Complesso di San Leucio (Sito UNESCO)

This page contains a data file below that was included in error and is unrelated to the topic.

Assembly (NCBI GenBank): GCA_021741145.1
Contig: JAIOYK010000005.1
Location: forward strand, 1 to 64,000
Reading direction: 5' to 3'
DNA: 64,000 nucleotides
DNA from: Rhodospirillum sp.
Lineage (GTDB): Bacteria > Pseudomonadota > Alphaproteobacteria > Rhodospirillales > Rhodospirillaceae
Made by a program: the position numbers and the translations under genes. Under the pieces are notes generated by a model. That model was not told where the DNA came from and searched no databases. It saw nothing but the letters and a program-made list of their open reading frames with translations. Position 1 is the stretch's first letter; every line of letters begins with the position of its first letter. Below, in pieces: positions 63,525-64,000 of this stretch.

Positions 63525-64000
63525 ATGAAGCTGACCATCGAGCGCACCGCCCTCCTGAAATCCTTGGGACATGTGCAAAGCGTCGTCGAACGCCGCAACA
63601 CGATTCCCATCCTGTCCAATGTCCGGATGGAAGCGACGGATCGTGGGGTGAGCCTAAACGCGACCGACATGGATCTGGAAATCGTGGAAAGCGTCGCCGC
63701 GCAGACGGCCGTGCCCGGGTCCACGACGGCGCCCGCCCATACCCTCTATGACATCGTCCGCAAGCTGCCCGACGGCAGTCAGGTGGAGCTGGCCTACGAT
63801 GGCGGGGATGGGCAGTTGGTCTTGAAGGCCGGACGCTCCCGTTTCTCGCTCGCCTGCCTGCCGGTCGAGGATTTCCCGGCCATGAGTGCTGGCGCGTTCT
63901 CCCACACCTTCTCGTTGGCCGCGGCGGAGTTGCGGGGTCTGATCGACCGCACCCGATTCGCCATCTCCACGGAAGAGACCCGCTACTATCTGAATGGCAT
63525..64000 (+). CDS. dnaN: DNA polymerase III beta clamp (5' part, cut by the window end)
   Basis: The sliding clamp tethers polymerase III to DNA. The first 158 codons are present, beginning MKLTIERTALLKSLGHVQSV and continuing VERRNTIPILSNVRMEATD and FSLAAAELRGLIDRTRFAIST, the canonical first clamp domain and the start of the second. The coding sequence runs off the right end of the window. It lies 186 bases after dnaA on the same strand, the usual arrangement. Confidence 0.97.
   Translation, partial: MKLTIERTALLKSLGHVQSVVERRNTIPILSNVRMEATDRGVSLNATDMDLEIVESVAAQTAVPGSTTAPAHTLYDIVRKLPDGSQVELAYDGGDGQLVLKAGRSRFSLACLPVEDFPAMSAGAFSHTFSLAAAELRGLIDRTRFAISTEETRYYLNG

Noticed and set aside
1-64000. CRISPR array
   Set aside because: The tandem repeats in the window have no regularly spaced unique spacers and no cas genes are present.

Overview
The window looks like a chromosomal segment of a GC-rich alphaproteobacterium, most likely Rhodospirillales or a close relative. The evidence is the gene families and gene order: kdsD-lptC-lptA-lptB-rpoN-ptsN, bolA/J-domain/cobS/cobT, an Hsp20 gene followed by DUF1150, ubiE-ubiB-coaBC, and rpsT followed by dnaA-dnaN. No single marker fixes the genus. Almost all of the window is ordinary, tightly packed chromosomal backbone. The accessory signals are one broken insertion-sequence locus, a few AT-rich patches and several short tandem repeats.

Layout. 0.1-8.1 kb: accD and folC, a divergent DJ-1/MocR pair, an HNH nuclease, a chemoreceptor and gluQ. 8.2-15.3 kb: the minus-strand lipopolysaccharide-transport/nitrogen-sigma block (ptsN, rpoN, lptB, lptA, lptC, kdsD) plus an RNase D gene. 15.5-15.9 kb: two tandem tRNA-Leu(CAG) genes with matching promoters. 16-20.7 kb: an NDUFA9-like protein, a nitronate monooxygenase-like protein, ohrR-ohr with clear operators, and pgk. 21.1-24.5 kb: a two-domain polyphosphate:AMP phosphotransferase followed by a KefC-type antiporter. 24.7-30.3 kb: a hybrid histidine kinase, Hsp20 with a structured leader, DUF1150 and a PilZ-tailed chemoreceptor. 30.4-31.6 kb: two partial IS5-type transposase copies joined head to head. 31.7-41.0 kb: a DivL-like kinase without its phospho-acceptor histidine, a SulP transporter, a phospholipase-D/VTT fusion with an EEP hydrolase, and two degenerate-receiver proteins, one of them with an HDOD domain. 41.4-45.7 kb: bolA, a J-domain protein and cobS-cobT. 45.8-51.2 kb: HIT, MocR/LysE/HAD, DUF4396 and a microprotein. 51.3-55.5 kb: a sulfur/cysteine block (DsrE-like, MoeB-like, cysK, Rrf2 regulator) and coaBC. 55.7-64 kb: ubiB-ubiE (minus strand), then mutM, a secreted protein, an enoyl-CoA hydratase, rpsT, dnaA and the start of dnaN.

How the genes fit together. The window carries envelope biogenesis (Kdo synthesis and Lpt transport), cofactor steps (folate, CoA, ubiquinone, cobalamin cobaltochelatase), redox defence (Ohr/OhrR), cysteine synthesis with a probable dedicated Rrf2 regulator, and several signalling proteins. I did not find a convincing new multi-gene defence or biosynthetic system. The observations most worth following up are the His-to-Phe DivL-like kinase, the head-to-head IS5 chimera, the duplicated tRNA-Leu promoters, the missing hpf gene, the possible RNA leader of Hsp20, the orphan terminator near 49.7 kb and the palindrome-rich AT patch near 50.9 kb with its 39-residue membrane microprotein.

Real site, along with Royal Palace, was recognized as a World Heritage Site by UNESCO. Before it took its present name was a fief of Counts Acquaviva di Caserta, known as Belvedere Palace. In 1750 the estates passed to Bourbons of Naples and the feud became a hermitage for real. They rearranged the property as hospice for poor and textile factory, run mainly by Brunetti from Turin. The orders of silk came from all over Europe and even today San Leucio's production can be found in Vatican, Quirinale and Oval Office in White House. After Restoration, the project of neo-city was set aside, although it continued to expand industries and buildings, including Belvedere Palace. San Leucio's Complex covers an area of 16,871 sqm, with a 354 m long facade punctuated by a double order of pilasters and two rows of windows. Monumental is double staircase that marks main entrance to the structure. Bourbon Arc is the gateway and is a testimony to the pre-existence of silk factories built in the eighteenth century. It is part of Complex Church of Santa Maria delle Grazie, built by King Ferdinand IV, by Francesco Collecini, pupil of Vanvitelli, in 1803. Hunting lodge includes frescoes by Fedele Fischetti, myth of Bacchus and Ariadne, and the large marble bath of Mondragone the center of a room decorated with subjects of classical antiquity. The fountain with tritons and dolphins is work by Solari (1794). Occasionally are exhibited paintings by Fergola, Veronesi and Hackert.